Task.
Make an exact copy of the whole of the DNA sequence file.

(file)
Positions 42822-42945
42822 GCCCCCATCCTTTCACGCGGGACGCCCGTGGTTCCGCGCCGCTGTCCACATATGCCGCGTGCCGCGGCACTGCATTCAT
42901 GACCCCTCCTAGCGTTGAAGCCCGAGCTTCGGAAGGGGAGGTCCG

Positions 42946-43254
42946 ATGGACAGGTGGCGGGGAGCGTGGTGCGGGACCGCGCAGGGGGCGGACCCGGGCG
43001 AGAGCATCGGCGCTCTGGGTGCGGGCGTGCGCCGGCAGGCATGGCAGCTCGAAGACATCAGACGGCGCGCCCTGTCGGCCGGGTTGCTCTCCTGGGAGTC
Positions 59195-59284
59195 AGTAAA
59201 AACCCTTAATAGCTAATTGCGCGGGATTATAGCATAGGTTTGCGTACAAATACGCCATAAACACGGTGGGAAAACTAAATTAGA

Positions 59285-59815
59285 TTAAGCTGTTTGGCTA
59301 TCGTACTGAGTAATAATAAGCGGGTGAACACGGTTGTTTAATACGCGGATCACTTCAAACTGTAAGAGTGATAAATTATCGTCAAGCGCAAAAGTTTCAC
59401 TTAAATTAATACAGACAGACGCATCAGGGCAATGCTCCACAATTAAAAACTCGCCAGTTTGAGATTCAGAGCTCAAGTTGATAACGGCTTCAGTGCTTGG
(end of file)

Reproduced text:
Positions 42822-42945
42822 GCCCCCATCCTTTCACGCGGGACGCCCGTGGTTCCGCGCCGCTGTCCACATATGCCGCGTGCCGCGGCACTGCATTCAT
42901 GACCCCTCCTAGCGTTGAAGCCCGAGCTTCGGAAGGGGAGGTCCG

Positions 42946-43254
42946 ATGGACAGGTGGCGGGGAGCGTGGTGCGGGACCGCGCAGGGGGCGGACCCGGGCG
43001 AGAGCATCGGCGCTCTGGGTGCGGGCGTGCGCCGGCAGGCATGGCAGCTCGAAGACATCAGACGGCGCGCCCTGTCGGCCGGGTTGCTCTCCTGGGAGTC
Positions 59195-59284
59195 AGTAAA
59201 AACCCTTAATAGCTAATTGCGCGGGATTATAGCATAGGTTTGCGTACAAATACGCCATAAACACGGTGGGAAAACTAAATTAGA

Positions 59285-59815
59285 TTAAGCTGTTTGGCTA
59301 TCGTACTGAGTAATAATAAGCGGGTGAACACGGTTGTTTAATACGCGGATCACTTCAAACTGTAAGAGTGATAAATTATCGTCAAGCGCAAAAGTTTCAC
59401 TTAAATTAATACAGACAGACGCATCAGGGCAATGCTCCACAATTAAAAACTCGCCAGTTTGAGATTCAGAGCTCAAGTTGATAACGGCTTCAGTGCTTGG